their work tasks and that they receive the necessary education/training.
This may relate to officers responsible for property services and for IT, as
well as to receptionists or caseworkers who have a lot of contact with the
public.


1.4.2 All staff
Studies show that many people with disability feel that they are in a
disadvantageous position when they have contact with authorities. A visit
to an authority is often not perceived to be a meeting between two equals.
Sensitivity to and knowledge of disability on the part of the particular
caseworker is therefore very important.

Through training of all staff, knowledge about accessibility is generally
enhanced as is awareness of the issues. The Skills Development


                                      ACCESSIBLE PUBLIC ADMINISTRATION 22
Programme produced by the National Agency for Special Educational
Support (SISUS) can form a basis for such training.2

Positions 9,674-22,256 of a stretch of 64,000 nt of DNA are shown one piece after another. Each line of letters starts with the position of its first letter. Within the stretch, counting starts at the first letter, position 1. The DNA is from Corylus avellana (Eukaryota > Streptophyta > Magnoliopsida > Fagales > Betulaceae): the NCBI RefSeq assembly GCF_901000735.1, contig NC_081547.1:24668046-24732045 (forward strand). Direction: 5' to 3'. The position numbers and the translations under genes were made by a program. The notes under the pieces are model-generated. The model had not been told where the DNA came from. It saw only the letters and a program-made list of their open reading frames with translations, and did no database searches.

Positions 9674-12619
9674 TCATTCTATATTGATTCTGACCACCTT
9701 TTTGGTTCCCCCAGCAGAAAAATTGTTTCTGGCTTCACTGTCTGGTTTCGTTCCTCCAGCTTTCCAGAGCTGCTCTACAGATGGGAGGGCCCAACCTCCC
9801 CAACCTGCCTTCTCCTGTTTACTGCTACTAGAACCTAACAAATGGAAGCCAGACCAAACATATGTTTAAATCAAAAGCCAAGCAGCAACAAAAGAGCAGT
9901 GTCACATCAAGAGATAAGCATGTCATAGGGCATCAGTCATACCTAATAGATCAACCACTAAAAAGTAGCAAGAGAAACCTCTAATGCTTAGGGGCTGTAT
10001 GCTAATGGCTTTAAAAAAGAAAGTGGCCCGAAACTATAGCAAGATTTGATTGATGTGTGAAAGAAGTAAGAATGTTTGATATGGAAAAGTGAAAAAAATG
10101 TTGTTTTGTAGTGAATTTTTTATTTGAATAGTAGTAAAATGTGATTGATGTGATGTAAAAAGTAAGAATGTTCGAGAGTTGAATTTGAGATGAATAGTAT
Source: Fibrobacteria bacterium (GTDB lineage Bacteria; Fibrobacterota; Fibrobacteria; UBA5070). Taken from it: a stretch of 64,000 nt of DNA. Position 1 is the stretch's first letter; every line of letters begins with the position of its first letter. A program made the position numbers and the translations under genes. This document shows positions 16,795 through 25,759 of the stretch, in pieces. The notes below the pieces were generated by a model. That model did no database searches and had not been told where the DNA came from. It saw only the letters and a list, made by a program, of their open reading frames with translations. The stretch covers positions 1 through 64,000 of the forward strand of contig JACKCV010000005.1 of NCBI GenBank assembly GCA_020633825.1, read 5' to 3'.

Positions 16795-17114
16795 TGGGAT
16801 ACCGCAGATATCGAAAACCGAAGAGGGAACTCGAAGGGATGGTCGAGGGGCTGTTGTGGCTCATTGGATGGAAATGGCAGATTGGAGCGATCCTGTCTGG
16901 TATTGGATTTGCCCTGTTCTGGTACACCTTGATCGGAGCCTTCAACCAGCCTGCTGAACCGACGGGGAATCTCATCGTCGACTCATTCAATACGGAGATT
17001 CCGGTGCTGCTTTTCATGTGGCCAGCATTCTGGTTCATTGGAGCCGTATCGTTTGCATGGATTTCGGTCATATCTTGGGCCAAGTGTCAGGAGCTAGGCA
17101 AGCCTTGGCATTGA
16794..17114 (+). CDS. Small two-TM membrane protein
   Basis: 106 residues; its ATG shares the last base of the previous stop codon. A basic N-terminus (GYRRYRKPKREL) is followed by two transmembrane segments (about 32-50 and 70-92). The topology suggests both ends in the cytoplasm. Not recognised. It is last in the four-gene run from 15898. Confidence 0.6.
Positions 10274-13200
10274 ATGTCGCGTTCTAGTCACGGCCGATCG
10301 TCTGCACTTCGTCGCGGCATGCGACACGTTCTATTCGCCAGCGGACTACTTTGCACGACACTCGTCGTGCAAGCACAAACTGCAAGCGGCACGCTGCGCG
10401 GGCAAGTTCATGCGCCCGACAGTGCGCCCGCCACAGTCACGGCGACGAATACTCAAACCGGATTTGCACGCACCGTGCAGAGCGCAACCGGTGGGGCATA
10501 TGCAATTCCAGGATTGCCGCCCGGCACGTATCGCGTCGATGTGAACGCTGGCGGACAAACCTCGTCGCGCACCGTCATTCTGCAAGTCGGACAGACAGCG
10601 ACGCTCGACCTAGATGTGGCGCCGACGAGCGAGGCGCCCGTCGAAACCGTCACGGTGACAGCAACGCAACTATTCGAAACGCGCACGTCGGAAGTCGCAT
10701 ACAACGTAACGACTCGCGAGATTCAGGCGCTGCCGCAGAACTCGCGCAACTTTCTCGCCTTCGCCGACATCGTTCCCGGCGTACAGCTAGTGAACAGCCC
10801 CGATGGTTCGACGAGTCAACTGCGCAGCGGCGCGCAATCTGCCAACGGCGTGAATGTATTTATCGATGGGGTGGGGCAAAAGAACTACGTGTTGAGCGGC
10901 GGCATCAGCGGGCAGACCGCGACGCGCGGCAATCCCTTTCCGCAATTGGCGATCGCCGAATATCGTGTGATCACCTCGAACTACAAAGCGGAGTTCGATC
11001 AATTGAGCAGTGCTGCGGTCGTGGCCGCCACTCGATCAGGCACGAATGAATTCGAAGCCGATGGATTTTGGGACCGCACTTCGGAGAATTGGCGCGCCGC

2
  A national programme to improve responsive competence
(http://www.sisus.se)


                                           ACCESSIBLE PUBLIC ADMINISTRATION 23
2. Guidelines for communication
and information
People with different kinds of disability should, be able to communicate
with the authority and search for information on equal terms with other
citizens according to each individual‟s capacity and need.

This section contains information about
• telephone calls
• correspondence and communications
• written information
• websites and e-services
• film and video
• conferences.


2.1 Telephone calls
The public‟s contact with the authority often takes place by telephone. To